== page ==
One of the things that happened in Communist societies was the belief that all communists, or in other words, everyone, needed to be employed. Communism ideals tend to lead to overmanning positions in an office, factory, or even a store.
You could walk into a government office and find that half the people are sitting around without any work to do and are openly reading the newspaper. They really do not have any work to do and are given a job to say they have work.
Speaking of this, David Lane, another scholar, said this:
The overmanning of positions or people having work just for the sake of work are things that you may still find today in some socialist and communist countries, especially in government offices. People have a position and work to do, but no one is very busy or working very hard.
Overstaffing can hurt productivity throughout the organization. Half the people are being paid and not working, and the other half is working hard, which hurts morale and productivity. The people who are working hard begin to wonder why they should work hard when it does not matter, and they will be paid the same as someone who is not working.
In turn, this leads to laziness and corruption throughout the entire organization. People want to get ahead, so instead of looking at what they can do to work harder and earn more money, they start to look at how corruption can bring them what they see as easy money.
My own experience has taught me that Communism does not lead to productivity as there is no incentive for anyone to work hard. People like to have an incentive and know if they work hard, there will be some award or acknowledgment.
Communism took all this away from individuals as people were supposed to work just for the communist ideals. Communism leads to a lack of productivity, overstaffing, and a lower standard of living, along with an incentive to use corruption to get ahead.
Countries like China have gone away from the rigorous communist model. Today you can see that the standard of living in China has increased tenfold since the 1980s. In China today, incentives, productivity, and motivation are there for people to work hard and find ways to improve their lives and livelihood.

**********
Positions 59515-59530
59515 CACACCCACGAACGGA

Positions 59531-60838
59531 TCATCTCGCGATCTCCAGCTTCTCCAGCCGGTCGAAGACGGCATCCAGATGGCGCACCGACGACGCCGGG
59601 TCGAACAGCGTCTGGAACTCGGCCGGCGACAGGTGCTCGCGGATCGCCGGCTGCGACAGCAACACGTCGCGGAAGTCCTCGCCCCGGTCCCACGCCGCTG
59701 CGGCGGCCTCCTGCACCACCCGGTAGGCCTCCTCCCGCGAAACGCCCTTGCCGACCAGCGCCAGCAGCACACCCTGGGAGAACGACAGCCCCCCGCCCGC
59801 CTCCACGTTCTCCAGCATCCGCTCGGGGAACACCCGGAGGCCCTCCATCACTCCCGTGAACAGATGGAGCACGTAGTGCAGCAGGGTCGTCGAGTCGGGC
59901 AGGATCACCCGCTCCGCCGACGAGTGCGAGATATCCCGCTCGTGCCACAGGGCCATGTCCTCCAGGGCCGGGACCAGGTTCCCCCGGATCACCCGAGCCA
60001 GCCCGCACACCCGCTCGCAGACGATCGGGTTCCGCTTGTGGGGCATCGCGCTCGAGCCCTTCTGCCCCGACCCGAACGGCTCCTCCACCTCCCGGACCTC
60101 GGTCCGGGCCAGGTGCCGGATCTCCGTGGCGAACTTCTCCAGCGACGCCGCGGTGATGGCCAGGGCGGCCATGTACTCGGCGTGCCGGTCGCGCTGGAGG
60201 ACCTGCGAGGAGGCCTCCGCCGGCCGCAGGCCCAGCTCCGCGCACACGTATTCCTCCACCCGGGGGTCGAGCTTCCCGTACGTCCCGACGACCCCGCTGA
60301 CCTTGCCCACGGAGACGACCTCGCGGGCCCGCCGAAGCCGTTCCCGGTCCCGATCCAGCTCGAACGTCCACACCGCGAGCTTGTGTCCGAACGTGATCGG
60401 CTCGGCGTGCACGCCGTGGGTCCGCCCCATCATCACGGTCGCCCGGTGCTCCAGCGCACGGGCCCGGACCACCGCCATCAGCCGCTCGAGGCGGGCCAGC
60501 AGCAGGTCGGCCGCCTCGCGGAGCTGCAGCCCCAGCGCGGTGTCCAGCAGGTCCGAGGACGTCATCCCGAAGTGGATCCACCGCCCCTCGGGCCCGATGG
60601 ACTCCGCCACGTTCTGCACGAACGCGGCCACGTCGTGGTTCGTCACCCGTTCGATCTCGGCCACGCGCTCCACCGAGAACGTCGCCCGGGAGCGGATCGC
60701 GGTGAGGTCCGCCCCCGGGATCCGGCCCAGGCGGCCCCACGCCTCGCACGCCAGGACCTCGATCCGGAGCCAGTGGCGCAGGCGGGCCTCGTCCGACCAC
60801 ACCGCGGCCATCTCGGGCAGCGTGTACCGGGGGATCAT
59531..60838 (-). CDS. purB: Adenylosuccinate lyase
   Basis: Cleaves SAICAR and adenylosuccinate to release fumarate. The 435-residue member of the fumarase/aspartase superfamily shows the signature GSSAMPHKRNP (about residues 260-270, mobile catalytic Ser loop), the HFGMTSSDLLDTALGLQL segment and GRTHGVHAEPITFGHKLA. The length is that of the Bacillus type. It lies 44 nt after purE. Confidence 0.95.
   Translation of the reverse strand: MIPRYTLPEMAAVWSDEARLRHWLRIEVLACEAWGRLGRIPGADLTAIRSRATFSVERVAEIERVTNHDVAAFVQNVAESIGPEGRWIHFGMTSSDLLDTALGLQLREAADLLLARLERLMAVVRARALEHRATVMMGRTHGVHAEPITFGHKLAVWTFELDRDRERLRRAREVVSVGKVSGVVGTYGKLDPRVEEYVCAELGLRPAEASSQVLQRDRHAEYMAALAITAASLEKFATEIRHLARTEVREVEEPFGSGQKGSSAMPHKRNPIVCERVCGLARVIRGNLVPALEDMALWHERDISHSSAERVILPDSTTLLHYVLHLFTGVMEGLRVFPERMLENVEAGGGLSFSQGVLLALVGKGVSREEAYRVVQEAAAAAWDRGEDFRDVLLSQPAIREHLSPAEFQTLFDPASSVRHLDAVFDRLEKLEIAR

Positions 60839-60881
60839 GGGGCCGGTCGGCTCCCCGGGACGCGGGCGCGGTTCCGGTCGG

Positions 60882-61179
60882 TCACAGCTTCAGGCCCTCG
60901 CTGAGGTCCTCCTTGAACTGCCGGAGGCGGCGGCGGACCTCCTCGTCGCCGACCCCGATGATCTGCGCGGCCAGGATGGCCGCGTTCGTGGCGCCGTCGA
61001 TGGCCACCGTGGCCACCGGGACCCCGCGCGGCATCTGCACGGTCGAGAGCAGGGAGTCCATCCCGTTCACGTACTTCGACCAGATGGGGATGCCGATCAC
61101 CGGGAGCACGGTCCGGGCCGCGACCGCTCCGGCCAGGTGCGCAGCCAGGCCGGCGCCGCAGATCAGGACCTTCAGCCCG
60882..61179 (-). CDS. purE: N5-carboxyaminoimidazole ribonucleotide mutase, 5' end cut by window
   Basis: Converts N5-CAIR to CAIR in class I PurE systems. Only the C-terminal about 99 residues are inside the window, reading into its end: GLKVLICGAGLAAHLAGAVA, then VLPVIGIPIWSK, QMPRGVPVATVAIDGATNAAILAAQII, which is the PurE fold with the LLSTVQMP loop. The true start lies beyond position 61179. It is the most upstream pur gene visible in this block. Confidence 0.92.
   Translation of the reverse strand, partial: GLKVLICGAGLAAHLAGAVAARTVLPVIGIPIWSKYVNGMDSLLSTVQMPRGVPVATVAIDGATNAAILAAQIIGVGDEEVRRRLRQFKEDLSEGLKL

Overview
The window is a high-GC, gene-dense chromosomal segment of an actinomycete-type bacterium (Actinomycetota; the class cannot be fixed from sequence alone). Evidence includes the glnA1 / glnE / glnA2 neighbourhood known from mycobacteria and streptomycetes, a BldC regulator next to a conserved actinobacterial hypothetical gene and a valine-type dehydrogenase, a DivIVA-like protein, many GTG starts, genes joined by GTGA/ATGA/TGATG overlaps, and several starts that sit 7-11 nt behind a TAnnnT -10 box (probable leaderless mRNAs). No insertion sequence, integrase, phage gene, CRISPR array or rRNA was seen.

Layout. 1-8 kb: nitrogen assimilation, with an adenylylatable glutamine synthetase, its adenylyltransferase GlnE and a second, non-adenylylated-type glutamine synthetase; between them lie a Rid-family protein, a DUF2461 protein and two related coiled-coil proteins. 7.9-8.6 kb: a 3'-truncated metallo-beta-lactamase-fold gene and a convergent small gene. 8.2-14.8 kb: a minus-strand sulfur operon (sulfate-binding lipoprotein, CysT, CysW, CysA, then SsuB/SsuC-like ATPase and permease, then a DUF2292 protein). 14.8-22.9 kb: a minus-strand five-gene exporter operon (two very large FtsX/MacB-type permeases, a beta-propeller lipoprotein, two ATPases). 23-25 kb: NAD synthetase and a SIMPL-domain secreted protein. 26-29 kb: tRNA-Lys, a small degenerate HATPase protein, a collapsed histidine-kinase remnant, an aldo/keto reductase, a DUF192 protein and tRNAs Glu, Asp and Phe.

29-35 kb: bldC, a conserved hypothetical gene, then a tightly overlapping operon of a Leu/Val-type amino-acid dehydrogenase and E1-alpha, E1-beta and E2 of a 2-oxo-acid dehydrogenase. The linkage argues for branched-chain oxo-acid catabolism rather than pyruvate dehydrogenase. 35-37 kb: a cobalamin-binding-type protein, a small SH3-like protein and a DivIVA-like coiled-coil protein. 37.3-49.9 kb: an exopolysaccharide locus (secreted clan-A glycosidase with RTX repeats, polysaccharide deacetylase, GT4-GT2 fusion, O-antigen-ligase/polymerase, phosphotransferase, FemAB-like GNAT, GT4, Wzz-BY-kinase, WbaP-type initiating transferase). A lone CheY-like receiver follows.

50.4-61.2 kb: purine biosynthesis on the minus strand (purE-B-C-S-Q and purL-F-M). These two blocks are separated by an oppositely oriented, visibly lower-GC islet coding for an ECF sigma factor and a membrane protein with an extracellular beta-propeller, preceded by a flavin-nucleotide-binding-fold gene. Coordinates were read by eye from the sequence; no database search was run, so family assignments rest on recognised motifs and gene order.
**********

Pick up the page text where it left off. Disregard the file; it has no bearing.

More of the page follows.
Communism and productivity do not mix well together. Communism has the opposite effect of incentivization and productivity.
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Frequently Asked Questions
What is communism?
Communism is a socio-economic ideology that advocates for the common ownership of the means of production and the absence of social classes, where goods and resources are distributed according to individuals’ needs.
How does communism distribute rewards for work?
In communism, the idea is that each person receives an equal share of resources and benefits, regardless of the amount or quality of work they contribute.
Does communism discourage hard work?
Critics argue that communism can discourage hard work because there is no direct incentive or reward for individual effort beyond meeting basic needs.
What incentives do people have to work harder in a communist society?
Proponents of communism argue that the incentive to work in a communist society comes from the motivation to contribute to the collective welfare and the satisfaction of fulfilling one’s societal duties.
How does communism address the issue of productivity?
Communism seeks to address productivity by emphasizing cooperation, shared responsibility, and collective decision-making rather than individual competition and profit-driven motives.
Are there any historical examples of communist societies?
There have been several attempts to establish communist societies, including the Soviet Union, China, Cuba, and various other countries that implemented socialist or communist systems.
Does communism promote equality?
Yes, one of the central principles of communism is the aim to achieve social and economic equality by eliminating social classes and distributing resources based on need.
Are there any drawbacks to the communist approach?
Critics argue that the lack of individual incentives in communism can lead to a lack of innovation, motivation, and productivity. They also point to historical examples where communist regimes faced economic challenges and restricted personal freedoms.